Key factors influencing the density of Anopheles sp. larvae
In small breeding sites with diameters less than 1 m, Anopheles sp. were more likely to be present than in larger habitats. This is consistent with the general description of breeding sites for A. gambiae s.l., but not with those for A. funestus [27, 36]. However, this finding could be biased by the fact that rain was lacking for several weeks, evaporating the bigger pools and concentrating the larvae, hence making them easier to detect. Further, larval density of small breeding sites might be increased due to a higher sampling intensity per unit area.
Anopheles larvae were less likely to be present in swamps, and when so, they were found in low densities. This finding matches the known preference of A. gambiae s.l. for temporary sites [36, 38]. Even though swamps were less likely to harbour Anopheles sp., the importance of these habitats should not be underestimated because of their great size and their role in supplying water for irrigation ditches, rice fields and various agricultural activities.
"Puddle" as a type of breeding site was not favoured by A. gambiae s.l. larvae, and when Anopheles sp. larvae were present there, they were likely to be present in low densities. This finding is not consistent with established habitat descriptions for Anopheles sp. larvae [25, 39].
Large drains were likely to have low Anopheles sp. densities. This result agrees with findings by Yamagata . Large drains were often organically polluted with waste water and, therefore, less suitable for Anopheles sp. breeding [21, 28, 38].
Key factors only influencing the density of Culicine larvae
A pH value of less than 7.3 favoured high Culicine densities and a value of less than 7.6 favoured their presence. These results showed clearly that Culicine larvae favoured a pH-neutral environment.
Anopheles sp. breeding sites: unexpected findings
The findings of this study revealed that A. gambiae s.l. was found in a sewage pond (Figure 3 and 4) and in one swamp extremely polluted with organic matter. These findings from Dar es Salaam, together with other studies, could indicate a change of Anopheles sp. breeding requirements in urban settings. In Lahore, Pakistan, Anopheles sp. mosquitoes were found in the waste water system . In Accra, Ghana, data collections since 1911 indicate that A. gambiae s.l. adapted to breeding in organically polluted water habitats . As most studies of Anopheles sp. larval ecology have been conducted in rural settings, it is likely that unpolluted breeding sites are found and described far more often [7, 22], giving a biased impression. One of the main problems is the term "polluted habitat", as it has never been clearly defined. The findings of this study show that Anopheles sp. larvae can breed in nearly every kind of water accumulation. For every ecological factor identified as enhancing or reducing Anopheles sp. larvae productivity, at least one breeding site was found that contradicted these findings. Hence, all water bodies in an urban environment should be considered as potential breeding places and a target for larval control.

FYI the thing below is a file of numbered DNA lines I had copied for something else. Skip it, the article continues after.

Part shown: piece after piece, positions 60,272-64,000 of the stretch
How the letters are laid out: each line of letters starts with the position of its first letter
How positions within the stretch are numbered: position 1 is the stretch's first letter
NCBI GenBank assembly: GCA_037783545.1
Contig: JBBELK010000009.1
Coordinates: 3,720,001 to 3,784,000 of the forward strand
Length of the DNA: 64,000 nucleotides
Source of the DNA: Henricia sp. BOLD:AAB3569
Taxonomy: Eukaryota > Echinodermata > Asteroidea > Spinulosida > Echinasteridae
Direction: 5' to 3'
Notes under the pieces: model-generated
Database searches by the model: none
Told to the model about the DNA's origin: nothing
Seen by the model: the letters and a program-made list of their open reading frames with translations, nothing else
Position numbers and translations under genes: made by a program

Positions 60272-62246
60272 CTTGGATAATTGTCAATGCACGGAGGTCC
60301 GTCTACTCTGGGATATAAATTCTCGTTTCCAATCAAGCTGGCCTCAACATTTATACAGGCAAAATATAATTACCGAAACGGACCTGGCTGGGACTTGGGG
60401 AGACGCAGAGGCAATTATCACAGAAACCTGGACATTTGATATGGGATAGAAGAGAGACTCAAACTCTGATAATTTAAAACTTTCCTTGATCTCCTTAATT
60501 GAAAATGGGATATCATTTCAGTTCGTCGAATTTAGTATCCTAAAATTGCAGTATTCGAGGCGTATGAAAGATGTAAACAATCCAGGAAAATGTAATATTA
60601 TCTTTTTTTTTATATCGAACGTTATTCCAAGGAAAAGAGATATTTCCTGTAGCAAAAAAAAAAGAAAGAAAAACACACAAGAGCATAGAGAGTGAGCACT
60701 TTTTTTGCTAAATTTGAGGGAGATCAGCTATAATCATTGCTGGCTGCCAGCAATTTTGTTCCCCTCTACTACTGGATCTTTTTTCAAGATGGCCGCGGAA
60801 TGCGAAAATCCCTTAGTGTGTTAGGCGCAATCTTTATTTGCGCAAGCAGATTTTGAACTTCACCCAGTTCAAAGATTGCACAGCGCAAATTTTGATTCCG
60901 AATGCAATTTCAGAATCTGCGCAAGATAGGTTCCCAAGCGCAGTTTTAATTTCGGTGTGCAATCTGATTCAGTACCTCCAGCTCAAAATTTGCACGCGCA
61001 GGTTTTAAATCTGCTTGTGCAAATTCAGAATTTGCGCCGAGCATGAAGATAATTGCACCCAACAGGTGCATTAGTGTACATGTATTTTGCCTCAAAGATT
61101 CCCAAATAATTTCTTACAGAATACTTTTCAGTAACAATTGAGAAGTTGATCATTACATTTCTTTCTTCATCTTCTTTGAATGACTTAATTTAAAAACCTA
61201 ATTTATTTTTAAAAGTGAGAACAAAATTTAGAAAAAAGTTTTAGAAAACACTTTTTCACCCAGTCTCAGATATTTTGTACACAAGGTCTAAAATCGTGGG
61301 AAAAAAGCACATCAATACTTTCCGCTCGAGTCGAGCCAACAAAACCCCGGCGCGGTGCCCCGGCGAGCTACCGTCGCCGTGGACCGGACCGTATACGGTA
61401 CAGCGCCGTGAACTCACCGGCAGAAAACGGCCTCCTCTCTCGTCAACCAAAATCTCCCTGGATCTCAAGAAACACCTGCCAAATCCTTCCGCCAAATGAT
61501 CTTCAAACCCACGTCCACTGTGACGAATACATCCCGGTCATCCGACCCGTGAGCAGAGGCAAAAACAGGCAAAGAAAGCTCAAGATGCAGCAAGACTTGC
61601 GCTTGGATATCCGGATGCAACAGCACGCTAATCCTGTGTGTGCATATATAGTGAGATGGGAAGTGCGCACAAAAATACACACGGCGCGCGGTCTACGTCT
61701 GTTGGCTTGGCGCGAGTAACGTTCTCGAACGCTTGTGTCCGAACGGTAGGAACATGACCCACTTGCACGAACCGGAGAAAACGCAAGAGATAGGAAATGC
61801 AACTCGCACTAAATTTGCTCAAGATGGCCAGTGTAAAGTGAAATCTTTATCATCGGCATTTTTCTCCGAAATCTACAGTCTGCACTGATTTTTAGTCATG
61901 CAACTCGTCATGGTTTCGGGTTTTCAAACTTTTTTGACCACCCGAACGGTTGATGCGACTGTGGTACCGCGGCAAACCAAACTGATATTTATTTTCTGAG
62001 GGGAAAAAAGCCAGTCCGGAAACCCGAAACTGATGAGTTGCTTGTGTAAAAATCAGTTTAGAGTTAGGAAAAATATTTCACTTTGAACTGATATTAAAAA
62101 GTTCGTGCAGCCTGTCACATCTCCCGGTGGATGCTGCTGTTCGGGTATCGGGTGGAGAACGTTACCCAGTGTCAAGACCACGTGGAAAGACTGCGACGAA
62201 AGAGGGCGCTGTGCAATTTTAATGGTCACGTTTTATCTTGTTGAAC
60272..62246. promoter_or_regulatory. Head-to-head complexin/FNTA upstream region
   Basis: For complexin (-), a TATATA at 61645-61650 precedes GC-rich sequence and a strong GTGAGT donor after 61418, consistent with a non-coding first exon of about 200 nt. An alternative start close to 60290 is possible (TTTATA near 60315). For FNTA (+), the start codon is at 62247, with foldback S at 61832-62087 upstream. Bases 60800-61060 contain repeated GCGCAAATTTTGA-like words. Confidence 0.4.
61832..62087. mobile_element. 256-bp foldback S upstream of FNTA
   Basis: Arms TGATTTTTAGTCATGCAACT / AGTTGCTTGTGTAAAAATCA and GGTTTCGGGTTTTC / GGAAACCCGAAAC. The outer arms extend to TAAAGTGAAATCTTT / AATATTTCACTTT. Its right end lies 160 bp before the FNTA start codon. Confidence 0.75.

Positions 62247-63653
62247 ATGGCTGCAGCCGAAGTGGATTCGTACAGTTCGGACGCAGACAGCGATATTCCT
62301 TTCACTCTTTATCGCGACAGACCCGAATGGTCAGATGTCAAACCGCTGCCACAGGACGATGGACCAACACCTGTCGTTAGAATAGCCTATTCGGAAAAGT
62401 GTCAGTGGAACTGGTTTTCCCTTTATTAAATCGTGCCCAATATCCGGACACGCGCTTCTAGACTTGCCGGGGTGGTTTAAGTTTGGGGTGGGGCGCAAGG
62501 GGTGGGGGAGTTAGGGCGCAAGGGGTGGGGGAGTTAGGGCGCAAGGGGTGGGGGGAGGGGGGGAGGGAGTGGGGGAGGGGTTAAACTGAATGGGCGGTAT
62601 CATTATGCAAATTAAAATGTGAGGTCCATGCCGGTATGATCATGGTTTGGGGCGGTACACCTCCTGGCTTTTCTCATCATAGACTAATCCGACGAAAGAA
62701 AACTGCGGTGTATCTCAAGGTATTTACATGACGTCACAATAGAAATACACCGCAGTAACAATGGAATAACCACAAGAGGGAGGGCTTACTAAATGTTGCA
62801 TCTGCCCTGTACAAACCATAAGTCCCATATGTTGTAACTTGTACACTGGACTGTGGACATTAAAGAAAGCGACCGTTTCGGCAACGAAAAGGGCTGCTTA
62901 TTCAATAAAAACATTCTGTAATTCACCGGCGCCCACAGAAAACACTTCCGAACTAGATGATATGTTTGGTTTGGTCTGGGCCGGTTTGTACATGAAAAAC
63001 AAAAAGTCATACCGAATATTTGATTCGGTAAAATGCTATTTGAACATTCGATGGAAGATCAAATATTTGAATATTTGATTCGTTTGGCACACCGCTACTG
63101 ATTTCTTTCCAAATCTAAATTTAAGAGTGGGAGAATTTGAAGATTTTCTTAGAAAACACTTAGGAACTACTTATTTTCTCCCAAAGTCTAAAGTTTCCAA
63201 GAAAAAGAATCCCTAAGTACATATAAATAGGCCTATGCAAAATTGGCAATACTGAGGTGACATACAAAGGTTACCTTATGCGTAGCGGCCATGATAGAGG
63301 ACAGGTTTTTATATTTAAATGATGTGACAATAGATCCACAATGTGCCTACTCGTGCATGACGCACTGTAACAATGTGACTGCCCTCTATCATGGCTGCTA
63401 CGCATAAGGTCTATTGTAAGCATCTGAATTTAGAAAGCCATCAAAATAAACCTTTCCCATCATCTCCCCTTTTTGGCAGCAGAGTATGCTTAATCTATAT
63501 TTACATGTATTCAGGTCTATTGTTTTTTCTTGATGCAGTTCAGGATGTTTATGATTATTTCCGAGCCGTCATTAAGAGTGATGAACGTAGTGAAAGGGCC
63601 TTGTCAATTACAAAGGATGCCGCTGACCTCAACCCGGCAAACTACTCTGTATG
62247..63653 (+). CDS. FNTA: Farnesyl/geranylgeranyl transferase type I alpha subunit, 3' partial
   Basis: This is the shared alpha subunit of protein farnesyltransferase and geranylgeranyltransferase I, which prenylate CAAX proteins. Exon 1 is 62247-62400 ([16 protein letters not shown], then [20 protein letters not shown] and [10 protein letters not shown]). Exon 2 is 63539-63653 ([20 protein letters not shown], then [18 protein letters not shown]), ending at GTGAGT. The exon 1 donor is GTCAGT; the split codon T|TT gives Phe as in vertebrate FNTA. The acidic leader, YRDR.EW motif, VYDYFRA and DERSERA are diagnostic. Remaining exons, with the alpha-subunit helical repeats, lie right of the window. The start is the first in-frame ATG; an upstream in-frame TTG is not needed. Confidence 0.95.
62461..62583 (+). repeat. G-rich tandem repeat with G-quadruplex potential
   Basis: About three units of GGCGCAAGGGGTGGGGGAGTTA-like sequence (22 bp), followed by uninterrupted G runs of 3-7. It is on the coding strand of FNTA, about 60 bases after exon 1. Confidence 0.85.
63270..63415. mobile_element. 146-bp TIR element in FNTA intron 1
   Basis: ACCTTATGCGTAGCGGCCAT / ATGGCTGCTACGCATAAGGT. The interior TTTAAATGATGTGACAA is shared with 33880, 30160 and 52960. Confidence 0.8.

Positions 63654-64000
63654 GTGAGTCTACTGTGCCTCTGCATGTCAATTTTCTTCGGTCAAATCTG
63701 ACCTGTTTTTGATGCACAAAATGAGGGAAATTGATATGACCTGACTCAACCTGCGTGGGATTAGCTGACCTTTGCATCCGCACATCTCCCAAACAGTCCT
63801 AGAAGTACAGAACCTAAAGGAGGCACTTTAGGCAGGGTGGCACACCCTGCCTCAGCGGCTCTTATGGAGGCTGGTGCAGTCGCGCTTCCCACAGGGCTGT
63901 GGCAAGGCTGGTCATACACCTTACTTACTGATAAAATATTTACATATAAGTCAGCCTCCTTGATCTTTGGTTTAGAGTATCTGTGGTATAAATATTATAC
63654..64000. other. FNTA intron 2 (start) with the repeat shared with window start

Defined socio- and geo-ecological environments with high mosquito breeding sites density
Slopes to riverbeds, riverbeds, borders of swamps, stagnant drains and rivers, areas with restricted access and areas along railway lines represented environments where most breeding sites were found in Dar es Salaam. These sites where mostly associated with agriculture activities. Afrane et al.  stated that areas of high mosquito density tended to follow valleys, where breeding sites were most persistent. Also, in Brazaville the valleys with vegetable gardens and crops were identified as some of the most suitable places for Anopheles sp. breeding . In Dakar, one big marshy area was responsible for the production of nearly all adult Anopheles sp. mosquitoes within a distance of one kilometer . Similar results were found by Staedke et al. . Ponds close to the embankments of a railway line are presented as potential dry-season refugia for mosquito by Charlwood et al. .
The increasing urbanization of Dar es Salaam will probably help to reduce risk areas in the long-term, as open spaces get rare and swampy areas are filled to regain building land, but unplanned city growth along the city edges could increase the number of breeding sites . In Brazaville, areas with the lowest malaria transmission intensity corresponded to the oldest and most densely populated districts . Furthermore, high density housing has been shown to reduce breeding sites more than medium-density housing in Kisumu and Malindi, Kenya .